Most college campuses were not interested in adding American Humanics courses to their curricula. American Humanics started at Missouri Valley College and grew within a small number of colleges. T The program may be the least known part of the legacy of H. Roe Bartle yet may be the most far-reaching, with hundreds of alumni serving various nonprofit organizations across the land. He considered it his greatest contribution to America during his lifetime. Chief Bartle had originally started it to help the Boy Scouts but it carried over to benefit many organizations. At a major American Humanics dinner in 1964, twelve speakers described the profound influences Mr. Bartle had on youth serving organizations across America. They say it was the only time that H. Roe Bartle was speechless. American Humanics, Inc. celebrated it's 60th anniversary in 2008. Chief Bartle reportedly used a good amount of his public speaking income to keep it going in the early years.

Alpha Phi Omega

Chief Bartle was elected the National President (then called Supreme Grand Master) of the Alpha Phi Omega service fraternity in 1931 and remained in that position until 1946. Alpha Phi Omega had eighteen chapters when he took office and 109 chapters when he stepped down. He is largely credited with the growth of the organization. He followed the founder of the group, Frank Reed Horton, as the group's leader and was continuously reelected until he finally chose to step down. The Pledge Manual of the organization has a full page on him to this day and he is still referred to as "The Chief". At least one retired professional Scouter who knew him said that it was Chief Bartle who personally financed APO when it was a young organization.

Alpha Phi Omega would recognize Bartle with:

  • Fall Pledge Class Namesake, 1946 & 1962 (only person to be recognized twice)
  • National Distinguished Service Award, 1958
  • Naming the H. Roe Bartle Chapter Award in his honor


H. Roe Bartle served many organizations and had many honors and awards bestowed upon him. He received honors and distinguished service medals from Great Britain, Ecuador, Belgium, Chile, Uruguay, Brazil, Venezuela, Peru, Guatemala and Mexico. When Harry Truman asked him to serve as a regional public official in 1951, Chief Bartle reportedly had to resign from 57 boards he was a member of in order to comply with the non-conflict of interest requirement of the job. He was a trustee for hospitals, foundations and helped found such organizations as the Kansas City Boys Club. He served on boards for religious and osteopathic colleges, corporations, banks, trade commissions and more. Many say that Chief Bartle was a towering example of what an American citizen should be. He deeply cared about his community, his fellow man and lived a life of extraordinary service to others; especially children. He had instilled in his Scouts for years that when your family, church, community or country called upon you that you fulfilled the call. A group of former Scouts visited him one day to say the city needed honest leadership and asked him to run for mayor. He made no political deals on the way there. His only campaign promise was "I will take my honor, integrity and ability to City Hall and nothing else." When he was elected he retired from his career in Scouting. Bartle had a profound influence on thousands of people and his beloved Kansas City.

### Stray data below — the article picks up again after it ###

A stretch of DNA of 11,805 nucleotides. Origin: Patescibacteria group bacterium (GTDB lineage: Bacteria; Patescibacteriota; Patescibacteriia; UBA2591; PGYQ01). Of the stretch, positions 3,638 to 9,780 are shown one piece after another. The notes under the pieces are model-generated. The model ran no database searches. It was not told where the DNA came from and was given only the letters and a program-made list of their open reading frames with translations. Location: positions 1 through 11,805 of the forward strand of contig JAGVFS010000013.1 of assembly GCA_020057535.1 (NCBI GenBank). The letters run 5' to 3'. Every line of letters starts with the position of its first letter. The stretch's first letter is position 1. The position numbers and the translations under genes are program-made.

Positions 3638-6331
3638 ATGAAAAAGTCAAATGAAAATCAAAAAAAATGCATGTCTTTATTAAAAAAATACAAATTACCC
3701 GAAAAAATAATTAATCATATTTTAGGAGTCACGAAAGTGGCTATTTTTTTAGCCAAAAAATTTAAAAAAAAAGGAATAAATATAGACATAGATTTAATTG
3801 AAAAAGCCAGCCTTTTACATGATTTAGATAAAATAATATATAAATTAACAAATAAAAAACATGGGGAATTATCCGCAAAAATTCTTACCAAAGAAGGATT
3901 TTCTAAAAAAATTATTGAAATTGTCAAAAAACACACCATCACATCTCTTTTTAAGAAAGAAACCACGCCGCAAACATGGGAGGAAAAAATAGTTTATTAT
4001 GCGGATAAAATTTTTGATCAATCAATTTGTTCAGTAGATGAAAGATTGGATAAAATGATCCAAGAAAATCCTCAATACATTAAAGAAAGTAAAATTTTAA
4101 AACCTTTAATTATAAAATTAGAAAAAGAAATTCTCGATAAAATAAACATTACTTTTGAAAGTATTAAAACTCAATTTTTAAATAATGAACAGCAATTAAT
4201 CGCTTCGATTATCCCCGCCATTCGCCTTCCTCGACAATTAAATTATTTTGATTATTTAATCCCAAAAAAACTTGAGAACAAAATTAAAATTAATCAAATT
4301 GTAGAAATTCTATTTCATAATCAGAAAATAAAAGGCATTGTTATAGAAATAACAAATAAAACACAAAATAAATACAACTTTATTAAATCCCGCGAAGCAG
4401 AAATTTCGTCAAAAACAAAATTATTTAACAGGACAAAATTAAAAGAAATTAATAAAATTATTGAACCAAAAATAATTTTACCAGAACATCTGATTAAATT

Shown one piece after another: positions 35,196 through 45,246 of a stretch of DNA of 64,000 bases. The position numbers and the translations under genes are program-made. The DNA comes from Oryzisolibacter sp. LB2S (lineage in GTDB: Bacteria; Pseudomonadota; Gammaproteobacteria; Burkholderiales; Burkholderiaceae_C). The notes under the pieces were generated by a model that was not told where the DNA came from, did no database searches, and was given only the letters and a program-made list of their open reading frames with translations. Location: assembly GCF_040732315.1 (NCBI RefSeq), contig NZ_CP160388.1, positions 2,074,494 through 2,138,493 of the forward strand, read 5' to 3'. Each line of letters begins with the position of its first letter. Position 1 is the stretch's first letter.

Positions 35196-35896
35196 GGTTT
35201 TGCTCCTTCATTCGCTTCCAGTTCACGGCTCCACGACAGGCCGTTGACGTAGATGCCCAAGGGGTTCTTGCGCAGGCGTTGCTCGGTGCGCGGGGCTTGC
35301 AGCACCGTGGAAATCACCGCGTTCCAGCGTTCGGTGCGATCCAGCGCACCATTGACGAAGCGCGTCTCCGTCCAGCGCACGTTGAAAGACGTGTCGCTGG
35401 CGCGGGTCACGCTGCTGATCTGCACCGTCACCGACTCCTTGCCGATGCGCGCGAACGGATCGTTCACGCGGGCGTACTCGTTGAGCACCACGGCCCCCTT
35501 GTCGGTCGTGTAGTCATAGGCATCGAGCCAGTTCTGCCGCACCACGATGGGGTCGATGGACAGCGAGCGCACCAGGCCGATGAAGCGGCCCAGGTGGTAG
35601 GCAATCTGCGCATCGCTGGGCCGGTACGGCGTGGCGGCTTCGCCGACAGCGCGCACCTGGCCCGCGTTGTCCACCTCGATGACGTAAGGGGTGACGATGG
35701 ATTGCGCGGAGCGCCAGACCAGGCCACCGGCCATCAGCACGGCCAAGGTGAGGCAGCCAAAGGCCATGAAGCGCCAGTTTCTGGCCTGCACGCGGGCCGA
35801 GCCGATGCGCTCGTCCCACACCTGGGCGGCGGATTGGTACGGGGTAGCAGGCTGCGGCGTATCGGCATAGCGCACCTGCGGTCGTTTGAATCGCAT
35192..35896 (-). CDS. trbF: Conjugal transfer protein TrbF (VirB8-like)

Bartle died on May 9, 1974. His funeral was attended by FBI Director Clarence M. Kelley as well as Chief Scout Executive Alden G. Barber and others who left a national meeting in Hawaii to be there. The church overflowed with people from all walks of life, all faiths and all color, who came to honor a man who had befriended many. His pallbearers were six firemen and six police officers, public servants, as was he. As the funeral procession moved along the streets to the cemetery, the citizens who were passed along the way stopped and saluted; men removed their hats and many crossed themselves. From the gates of Forest Hill Cemetery to the gravesite there were literally thousands of saluting Cub Scouts, Boy Scouts and Scouters lined up on both sides to say farewell.


Quotes by H. Roe Bartle:

  • "What America needs is more lovers of children and fewer lovers of things."
  • "There are three Bartles: The Bartle who makes money, the Bartle who gives it away, and the Bartle who works for free."
  • "I condemn representatives who represent no one but themselves."

Quotes about H. Roe Bartle:

  • "This was a man who created an attitude in people to go out and do the very best you could. He stood for all the right things in his day." - (A retired professional scouter who knew him)


  • Taylor, Jimmy Bartle (June 1995). Down Home with the Chief and Miss Maggie. Leathers Publishing. ISBN 0-9646898-0-4.  
  • David Eby, Lone Bear: H. Roe Bartle.

See also

Political offices
Preceded by
William E. Kemp
Mayors of Kansas City, Missouri
Succeeded by
Ilus W. Davis